Another level sees you escorting fish to the exit pipe, though the fish are really quite ugly and it’s not immediately obvious that this is the goal. One of the things that takes a little getting used to if you’re still in the modern gaming mindset where things tend to be laid out on screen with arrows to follow, tutorial levels and being told not to leave the game area, is that these older games are sometimes a little obtuse about what they expect of you. We’ve had F-29 Retaliator for instance where mission briefings were not in the game but instead in the manual, and the same is the case here. Reading the manual we find the requirements for each mission, with the tasks getting trickier each time, with the collectables being found futher away from the dropzones in more inhospitable locations. One nice touch is that the levels have suitably bond-themed names like For Your Fins Only, A View To A Spill, The Mermaid Who Loved Me, etc.

Avoid the radioactive waste, trap the snail in bubbles. I only have one life left.

While mostly slick, there are of course a few small technical things to consider. Compared to the Amiga’s sampled sounds for instance the chip music isn’t anywhere near as impressive, nor is it as clearly Bond-themed in the pre-game screens (the Amiga version sails pretty close to the wind legally tbh). Also of note – the Amiga version does actually provide instructions about what you’re expected to do, where the ST version does not (perhaps they thought ST owners were smarter than Amiga owners). The scrolling is not bad by ST standards, but not great, and curiously the Amiga version is similar. While it moves around as you’d expect, there seems to be a jerkiness to it that I can’t quite put my finger on, almost as if the scroll is lagging behind the action on some level and then rushes to catch up.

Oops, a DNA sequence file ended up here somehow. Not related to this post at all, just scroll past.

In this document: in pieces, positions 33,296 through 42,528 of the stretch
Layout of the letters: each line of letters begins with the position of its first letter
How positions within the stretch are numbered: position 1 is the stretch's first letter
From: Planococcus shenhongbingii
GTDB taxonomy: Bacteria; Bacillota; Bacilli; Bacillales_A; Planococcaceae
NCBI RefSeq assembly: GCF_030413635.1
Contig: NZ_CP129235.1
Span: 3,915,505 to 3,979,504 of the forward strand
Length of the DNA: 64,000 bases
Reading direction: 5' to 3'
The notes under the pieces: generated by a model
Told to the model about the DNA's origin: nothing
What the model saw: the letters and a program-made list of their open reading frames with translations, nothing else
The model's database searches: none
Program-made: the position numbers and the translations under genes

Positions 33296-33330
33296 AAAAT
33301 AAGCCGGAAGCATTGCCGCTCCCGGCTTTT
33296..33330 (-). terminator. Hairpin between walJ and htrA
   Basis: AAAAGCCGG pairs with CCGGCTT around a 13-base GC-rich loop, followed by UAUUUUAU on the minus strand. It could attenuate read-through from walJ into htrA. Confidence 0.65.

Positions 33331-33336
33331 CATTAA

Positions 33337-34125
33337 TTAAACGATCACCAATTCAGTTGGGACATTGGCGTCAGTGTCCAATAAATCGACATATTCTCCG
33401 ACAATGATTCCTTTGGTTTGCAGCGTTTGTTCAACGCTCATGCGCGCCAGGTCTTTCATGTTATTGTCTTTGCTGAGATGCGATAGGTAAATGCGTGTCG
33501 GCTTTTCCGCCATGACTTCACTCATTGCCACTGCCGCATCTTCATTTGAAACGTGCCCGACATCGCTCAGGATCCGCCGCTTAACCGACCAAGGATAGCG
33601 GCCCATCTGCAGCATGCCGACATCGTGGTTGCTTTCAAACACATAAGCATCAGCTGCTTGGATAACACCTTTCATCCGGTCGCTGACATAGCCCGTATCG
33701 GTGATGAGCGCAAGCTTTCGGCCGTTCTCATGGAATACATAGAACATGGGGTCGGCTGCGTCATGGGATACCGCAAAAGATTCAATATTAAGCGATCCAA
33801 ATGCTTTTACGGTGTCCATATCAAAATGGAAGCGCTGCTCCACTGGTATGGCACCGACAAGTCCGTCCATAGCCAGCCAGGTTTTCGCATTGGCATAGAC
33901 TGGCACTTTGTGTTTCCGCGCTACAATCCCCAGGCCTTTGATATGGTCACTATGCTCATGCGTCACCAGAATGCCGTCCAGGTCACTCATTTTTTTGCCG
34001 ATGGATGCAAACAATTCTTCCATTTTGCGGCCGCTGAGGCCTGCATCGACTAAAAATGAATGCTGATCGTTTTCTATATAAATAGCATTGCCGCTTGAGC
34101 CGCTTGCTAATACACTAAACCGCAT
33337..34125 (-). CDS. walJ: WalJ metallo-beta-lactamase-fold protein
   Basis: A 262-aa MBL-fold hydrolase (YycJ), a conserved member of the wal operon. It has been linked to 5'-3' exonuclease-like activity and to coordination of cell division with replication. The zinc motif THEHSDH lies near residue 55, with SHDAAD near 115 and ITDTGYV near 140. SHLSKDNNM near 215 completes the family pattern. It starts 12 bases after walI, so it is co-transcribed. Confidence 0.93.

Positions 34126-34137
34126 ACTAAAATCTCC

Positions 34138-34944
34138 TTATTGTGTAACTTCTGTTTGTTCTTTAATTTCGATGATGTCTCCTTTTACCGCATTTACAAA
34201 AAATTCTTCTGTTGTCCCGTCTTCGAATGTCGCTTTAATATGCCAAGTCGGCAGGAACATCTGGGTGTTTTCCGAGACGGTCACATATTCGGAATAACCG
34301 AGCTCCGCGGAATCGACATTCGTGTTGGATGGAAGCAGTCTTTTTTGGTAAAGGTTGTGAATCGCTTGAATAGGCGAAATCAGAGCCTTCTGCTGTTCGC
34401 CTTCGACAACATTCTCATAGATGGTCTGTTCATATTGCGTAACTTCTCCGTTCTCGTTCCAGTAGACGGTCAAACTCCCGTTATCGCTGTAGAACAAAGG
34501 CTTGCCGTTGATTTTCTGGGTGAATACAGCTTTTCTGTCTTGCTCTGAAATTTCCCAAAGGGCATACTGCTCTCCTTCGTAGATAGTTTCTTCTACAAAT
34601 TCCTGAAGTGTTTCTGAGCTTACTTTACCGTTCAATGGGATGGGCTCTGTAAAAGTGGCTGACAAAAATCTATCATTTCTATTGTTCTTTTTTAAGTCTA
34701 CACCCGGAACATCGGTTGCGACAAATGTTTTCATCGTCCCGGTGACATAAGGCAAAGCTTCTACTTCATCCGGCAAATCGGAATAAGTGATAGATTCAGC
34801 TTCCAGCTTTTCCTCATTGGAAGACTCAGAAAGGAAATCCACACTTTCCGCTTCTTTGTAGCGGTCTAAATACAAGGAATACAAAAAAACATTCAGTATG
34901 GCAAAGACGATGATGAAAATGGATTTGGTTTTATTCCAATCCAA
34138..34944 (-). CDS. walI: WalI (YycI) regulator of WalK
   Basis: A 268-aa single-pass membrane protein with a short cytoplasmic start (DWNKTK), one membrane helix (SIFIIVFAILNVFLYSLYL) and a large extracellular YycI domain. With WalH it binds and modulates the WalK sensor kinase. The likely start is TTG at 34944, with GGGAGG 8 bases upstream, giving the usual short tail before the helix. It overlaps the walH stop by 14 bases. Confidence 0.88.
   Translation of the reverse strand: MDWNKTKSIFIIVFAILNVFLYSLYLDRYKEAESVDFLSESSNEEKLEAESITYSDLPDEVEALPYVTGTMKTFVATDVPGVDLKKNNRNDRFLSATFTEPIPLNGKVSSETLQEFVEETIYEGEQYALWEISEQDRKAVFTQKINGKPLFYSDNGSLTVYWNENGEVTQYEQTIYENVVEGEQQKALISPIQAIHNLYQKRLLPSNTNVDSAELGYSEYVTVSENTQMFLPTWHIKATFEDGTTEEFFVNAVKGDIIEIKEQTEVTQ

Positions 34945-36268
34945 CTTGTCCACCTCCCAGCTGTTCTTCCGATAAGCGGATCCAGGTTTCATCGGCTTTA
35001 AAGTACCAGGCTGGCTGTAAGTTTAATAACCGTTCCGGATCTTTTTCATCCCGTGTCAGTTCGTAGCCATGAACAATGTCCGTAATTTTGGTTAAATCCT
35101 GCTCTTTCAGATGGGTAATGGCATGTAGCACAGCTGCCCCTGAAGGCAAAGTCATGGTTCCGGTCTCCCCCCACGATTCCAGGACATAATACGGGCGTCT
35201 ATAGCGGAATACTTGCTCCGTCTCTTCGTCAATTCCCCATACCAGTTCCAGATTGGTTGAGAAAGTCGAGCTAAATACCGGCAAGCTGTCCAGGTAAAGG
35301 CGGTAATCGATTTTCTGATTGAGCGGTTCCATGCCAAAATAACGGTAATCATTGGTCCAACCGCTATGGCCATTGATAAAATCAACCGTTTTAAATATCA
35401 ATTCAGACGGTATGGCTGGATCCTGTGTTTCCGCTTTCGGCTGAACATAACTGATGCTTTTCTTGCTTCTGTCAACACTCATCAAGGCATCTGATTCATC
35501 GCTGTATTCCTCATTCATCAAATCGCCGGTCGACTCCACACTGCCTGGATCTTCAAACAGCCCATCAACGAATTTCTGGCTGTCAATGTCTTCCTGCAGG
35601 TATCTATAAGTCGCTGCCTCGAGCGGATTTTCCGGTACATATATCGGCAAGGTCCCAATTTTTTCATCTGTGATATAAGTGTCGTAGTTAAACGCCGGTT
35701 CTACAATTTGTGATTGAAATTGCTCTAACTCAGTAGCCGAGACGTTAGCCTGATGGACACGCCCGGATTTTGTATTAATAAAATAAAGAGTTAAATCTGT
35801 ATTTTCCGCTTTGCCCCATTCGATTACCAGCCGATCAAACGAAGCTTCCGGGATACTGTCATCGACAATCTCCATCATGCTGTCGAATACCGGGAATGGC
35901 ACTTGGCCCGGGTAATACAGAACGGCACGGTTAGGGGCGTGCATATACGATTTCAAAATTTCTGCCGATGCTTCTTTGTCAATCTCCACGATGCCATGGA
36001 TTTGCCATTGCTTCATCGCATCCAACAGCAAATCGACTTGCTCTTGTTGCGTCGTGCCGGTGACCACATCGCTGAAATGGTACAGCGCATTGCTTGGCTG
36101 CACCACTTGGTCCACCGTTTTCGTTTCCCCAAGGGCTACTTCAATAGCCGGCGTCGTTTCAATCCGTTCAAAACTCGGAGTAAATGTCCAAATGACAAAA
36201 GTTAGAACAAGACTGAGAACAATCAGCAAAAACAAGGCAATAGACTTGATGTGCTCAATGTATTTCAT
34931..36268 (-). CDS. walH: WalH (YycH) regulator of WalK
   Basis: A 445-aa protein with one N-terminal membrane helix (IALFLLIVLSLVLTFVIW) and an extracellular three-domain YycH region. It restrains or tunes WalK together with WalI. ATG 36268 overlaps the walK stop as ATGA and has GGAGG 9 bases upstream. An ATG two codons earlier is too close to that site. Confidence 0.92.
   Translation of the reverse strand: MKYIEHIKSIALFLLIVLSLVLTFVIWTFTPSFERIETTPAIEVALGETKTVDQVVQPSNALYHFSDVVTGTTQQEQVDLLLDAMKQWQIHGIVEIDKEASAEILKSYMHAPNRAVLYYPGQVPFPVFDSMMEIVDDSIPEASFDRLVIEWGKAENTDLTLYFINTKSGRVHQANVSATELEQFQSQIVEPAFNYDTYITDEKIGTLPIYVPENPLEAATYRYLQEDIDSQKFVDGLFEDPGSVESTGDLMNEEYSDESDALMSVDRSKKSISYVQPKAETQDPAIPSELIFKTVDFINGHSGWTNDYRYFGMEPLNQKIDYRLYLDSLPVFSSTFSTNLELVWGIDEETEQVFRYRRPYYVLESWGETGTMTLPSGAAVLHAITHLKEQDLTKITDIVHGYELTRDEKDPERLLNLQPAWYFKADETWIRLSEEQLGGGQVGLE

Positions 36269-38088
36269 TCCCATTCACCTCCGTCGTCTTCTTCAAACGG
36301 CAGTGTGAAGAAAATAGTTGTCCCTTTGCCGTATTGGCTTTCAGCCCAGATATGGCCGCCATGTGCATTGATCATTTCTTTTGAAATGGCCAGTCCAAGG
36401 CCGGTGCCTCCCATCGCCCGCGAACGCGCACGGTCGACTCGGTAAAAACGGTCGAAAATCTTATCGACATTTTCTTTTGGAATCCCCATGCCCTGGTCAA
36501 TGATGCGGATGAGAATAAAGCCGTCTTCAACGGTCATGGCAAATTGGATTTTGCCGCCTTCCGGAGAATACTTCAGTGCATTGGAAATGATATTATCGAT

This is your fishy home complete with satellite TV dish – the ultimate status symbol in the early 90s.

The Verdict

I had a good time playing it, though I can’t be sure how much of that was childhood nostalgia. Clearly the art work for the game is a big part of the game’s identity – mechanically it’s decent and fairly well thought-out but not outstanding, but visually it does rather stand out from the crowd. It’s a shame that more wasn’t done on the audio side – Jumping Jack’Son showed that the ST can be made to do some cool things on that side, so it could have been a little closer to the Amiga, but alas we get chip music.

If you don’t rescue the cuddly pink fish they turn into the fanged menaces shown here.

Clearly a game is not defined solely by the quality of its graphics, nor solely by its gameplay. A game can attain greatness with poor graphics and amazing gameplay, but we should recognise that well-designed art and sound can elevate an average game by investing the player in that game. This is clearly such a case, and the result is an enjoyably jolly experience, a game that doesn’t take itself terribly seriously but will generally give you a good time.

But if you do find a cuddly pink fish it’ll happily follow you to the exit pipe


Yes I’m a child. Still, not quite as fun when you have so much room to swear. My finest work remains Xenon 2 with only 3 letters,